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BAE Wins $81M Army Contract
May 2009
YORK, Pa., May 12, 2009 – BAE Systems, a defense, security and aerospace company, has been awarded an $81.4-million contract to produce 39 M88A2 Hercules recovery vehicles and spare parts for the US Army.

Hercules vehicles can recover the Army’s 70-ton combat vehicles, including the M1A1, M1A2, Leopard, bridging systems and other medium-weight vehicles.

Work under the contract will be completed by the existing workforce at BAE Systems and is expected to be finished by May 2012.

The contract contains options for the US Army to purchase up to 81 additional vehicles and for the US Marine Corps to purchase an additional 10 vehicles, as well as six sets of spare parts.

“Hercules continues to provide unmatched capabilities to our troops,” said Joe McCarthy, vice president and general manager of Heavy Brigade Combat Team Systems at BAE Systems. “This contract brings value to our employees, as it extends the current M88A2 production work at BAE Systems and our suppliers across the US.”

This award brings to $1.4 billion the total value of contracts BAE Systems has been awarded on Hercules. To date, 231 Hercules vehicles have been fielded against a total US Army requirement of 607 vehicles. A total of 69 have been fielded to the US Marine Corps, which has pure fleeted to the M88A2 configuration, plus an additional 114 vehicles to four allied nations: Egypt, Kuwait, Thailand and Australia.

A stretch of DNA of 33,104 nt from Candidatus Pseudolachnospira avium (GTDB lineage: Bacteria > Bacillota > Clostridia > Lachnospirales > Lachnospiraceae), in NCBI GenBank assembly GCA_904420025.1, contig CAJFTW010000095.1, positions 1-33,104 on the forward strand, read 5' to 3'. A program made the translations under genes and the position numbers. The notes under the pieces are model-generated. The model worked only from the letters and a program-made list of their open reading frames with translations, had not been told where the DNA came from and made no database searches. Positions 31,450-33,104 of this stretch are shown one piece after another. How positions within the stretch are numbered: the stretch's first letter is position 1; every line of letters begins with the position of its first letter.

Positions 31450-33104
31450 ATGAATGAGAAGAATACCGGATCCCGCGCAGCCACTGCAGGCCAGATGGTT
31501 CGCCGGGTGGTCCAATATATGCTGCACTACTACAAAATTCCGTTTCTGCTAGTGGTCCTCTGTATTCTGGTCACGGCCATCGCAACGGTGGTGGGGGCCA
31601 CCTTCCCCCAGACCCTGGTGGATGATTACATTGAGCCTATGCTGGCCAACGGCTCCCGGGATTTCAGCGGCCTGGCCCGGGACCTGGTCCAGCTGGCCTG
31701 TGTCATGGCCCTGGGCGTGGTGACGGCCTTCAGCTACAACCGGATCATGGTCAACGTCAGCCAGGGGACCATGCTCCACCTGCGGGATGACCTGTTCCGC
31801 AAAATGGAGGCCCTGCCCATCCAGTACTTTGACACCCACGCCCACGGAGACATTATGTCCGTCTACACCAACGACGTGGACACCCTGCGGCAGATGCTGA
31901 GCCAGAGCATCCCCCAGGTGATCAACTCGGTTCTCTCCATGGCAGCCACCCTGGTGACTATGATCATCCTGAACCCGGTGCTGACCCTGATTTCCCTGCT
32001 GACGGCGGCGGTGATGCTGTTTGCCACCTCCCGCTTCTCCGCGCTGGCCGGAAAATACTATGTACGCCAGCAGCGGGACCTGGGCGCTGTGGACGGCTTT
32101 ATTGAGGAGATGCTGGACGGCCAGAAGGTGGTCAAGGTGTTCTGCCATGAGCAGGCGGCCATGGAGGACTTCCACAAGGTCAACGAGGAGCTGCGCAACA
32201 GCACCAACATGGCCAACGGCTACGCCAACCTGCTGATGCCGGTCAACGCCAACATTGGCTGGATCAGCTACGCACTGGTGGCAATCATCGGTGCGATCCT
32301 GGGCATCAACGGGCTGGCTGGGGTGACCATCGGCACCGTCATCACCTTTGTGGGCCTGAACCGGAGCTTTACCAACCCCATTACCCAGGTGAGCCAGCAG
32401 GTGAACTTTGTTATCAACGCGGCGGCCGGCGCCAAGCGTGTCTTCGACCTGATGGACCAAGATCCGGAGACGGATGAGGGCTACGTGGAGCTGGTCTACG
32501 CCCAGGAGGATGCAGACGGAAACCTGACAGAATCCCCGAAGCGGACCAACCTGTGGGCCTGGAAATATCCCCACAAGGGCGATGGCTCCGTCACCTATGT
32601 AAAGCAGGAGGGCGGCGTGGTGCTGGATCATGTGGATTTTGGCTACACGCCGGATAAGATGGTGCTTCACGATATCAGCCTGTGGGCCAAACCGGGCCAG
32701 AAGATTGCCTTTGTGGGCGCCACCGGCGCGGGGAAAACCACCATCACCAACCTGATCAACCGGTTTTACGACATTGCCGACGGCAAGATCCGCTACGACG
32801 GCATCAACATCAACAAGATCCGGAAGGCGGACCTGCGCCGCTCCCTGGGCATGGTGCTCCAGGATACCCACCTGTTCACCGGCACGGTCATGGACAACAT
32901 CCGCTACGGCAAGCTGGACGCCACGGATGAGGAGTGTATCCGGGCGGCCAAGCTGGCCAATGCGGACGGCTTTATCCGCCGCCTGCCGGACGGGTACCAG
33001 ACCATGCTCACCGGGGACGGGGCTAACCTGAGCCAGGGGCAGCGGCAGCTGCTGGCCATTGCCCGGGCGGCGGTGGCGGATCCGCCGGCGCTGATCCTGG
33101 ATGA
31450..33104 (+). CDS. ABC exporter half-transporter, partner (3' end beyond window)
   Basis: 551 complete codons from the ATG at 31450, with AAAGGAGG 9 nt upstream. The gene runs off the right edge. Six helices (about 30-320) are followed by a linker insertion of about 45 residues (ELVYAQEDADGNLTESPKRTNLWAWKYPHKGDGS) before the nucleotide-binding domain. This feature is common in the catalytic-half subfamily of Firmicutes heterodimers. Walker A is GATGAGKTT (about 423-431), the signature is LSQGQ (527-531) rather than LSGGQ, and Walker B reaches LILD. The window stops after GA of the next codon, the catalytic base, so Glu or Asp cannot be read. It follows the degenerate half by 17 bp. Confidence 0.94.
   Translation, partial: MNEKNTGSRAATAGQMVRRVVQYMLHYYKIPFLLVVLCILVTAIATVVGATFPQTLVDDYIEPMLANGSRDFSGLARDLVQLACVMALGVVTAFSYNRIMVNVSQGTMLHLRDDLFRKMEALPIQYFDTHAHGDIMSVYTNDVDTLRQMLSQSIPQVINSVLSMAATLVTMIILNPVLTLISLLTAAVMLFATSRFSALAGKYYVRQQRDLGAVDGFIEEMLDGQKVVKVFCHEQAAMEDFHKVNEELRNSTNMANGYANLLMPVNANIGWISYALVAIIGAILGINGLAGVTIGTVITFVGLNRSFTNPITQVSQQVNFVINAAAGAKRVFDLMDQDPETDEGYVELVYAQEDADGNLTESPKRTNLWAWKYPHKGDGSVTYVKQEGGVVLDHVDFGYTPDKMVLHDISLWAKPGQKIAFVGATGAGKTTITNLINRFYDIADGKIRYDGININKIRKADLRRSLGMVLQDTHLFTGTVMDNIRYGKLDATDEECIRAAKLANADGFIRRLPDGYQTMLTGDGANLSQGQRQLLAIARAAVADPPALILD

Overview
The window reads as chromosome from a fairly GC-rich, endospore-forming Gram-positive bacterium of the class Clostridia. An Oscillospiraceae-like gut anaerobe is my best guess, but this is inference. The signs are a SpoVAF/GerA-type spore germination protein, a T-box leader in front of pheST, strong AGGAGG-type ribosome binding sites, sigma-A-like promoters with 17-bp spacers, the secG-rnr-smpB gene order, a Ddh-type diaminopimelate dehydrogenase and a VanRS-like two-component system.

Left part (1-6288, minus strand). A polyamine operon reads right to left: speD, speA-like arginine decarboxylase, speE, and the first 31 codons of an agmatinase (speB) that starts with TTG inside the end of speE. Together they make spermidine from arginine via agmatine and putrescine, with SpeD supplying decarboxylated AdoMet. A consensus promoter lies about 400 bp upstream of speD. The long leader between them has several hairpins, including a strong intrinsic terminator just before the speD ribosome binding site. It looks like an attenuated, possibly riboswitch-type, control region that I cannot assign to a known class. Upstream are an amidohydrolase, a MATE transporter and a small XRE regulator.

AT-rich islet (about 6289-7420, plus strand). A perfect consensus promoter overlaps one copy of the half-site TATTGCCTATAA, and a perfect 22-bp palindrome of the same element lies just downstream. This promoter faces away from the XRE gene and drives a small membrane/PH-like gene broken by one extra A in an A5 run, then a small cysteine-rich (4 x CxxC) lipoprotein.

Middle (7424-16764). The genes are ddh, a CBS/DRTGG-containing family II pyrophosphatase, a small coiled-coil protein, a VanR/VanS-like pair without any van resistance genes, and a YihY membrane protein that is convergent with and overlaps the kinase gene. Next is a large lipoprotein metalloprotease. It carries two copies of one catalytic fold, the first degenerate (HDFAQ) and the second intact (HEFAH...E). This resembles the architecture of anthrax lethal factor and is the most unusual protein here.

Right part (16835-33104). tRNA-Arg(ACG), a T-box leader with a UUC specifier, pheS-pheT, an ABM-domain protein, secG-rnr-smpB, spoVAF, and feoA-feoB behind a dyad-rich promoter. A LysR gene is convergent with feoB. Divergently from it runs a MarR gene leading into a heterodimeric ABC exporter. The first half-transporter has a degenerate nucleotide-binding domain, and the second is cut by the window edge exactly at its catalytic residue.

Key upgrades from the M88A1 include power-assisted braking, steering, and electrical system as well as better engine horsepower and armor protection. These upgrades provide soldiers and Marines with 25 percent more towing muscle, 40 percent more lifting strength and 55 percent more winching power.

The contracts are managed by the Army’s Tacom Life Cycle Management Command.

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55 percent more winching power70-ton combat vehicleadditional armor protectionaerospaceArmy’s Tacom Life Cycle Management CommandBAE SystemsdefenseEmploymentHeavy Brigade Combat Team SystemsM1A1M1A2M88A2 HerculesNews & Featuresphotonicsrecovery vehiclesecurityUS ArmyUS Marine Corps

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